By Duncan Mboyah Erik Solheim, the Executive Director of the UN Environment has asked African governments to urgently put policies and finances needed to start adopting electric vehicles especially when the rate of rapid urbanization and population growth calls for new ideas and technologies that focus on accommodation and transport.
“The rate of urbanization requires the introduction of electric vehicles to help reduce air pollution,” Solheim said during the recent Africa Clean Mobility Week Conference in Nairobi. “If you get urbanization right, it leads to positive development but it is unfortunate if you get it wrong,” he added.
Hailing China for leading in developing electric mobility and also adopting them in streamlining their transport system, Solheim emphasized that the countries need to start re-planning their cities by creating walking paths and cycling space along the major roads to help reduce vehicle use and air pollution.
“Your governments must begin discussions with China and other countries that are leading in developing electric mode of transport globally,” he told various government officials attending the conference.
By linking 35 cities with metro services, China has set an example that transitional and developing countries should follow and just as it has happened in India, China and Vietnam. It can also happen in African countries,” the UN official notes.
He says that with the increasing different car makers globally, Africa need to acquire electric trams, cars and buses to reduce its air pollution and road congestions adding that constructions of major highways may not lead to reduction of vehicles on the roads.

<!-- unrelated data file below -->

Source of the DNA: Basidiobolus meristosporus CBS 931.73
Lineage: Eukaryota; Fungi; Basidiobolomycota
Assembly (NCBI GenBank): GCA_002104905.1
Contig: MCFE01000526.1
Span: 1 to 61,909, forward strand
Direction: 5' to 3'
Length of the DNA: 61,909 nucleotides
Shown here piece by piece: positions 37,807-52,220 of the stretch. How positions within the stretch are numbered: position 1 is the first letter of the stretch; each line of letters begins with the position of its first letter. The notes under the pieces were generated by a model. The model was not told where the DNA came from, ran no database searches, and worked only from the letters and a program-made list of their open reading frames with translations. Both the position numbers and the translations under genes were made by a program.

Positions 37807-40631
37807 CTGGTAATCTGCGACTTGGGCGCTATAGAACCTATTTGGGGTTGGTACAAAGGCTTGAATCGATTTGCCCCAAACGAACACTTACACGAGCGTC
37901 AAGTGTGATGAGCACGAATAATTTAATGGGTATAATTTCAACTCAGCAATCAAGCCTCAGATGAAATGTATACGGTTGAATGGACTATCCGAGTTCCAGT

He wondered why Africa continues to import used and old vehicles while electric vehicles are known to be cheaper than gasoline powered cars. Solheim warned that action need to start immediately to help reduce the rate of deaths caused by road accidents and air pollution that he said is far above deaths caused by known diseases lately.
Rob de Jong Head Air Quality and Mobility Unit at the UN Environment urged African governments to start adopting an alternative roadmap into adopting electric mobility. He told the countries to start using low sulphur fuels, stop importing old vehicles and import zero and low emission mobility.
“Consider introducing mass transport and develop footpaths to decongest and also reduce air pollution,” he added. “You need to develop a harmonized policy to help regulate the importation of the vehicles to avoid being duped by importers,” he said during Africa Clean Mobility Conference in Nairobi.
He noted that even though some countries have policies, majority does not have and that the existing policies are not uniform. De Jong observed that given that the countries have porous borders, it is important that a harmonized policy is developed as opposed to every country developing their own. “You need to copy the European Union (EU) that has a single policy that guides the importation of used cars,” he said.
Used vehicles are popular in most African countries yet their rate of pollution is higher compared to new vehicles. In East Africa alone, 70 percent of GHG emissions recorded comes from the transport sector that is dominated by the used vehicles.
De Jong said that more than 42 million used cars were imported in the continent mainly by Benin, Nigeria, Ghana, Kenya, South Africa, Tanzania, Guinea, Cameron, Togo and Uganda in 2014 alone.
The official urged African governments to acquire affordable technology to help get quality used vehicles, fit for the operating environment and do not have adverse financial, environmental and health impacts.
The imported vehicles should be between three to five years old, proven to work well and clean for usage and De Jong commends Mauritius that imported four hybrid electric vehicles in 2016 and has increased the number to 4,000.
He said that UN Environment is ready to help the countries develop harmonized policies to avoid having several different policies while vehicle exporting countries must also stop dumping unsafe and dirty vehicles and start helping African countries leapfrog to clean and safe technology,” he noted.
He recommended that exporters contribute one U.S dollars per every exported car to help fix their environmental damage. Ethiopia and Tanzania has introduced electric transport in their countries.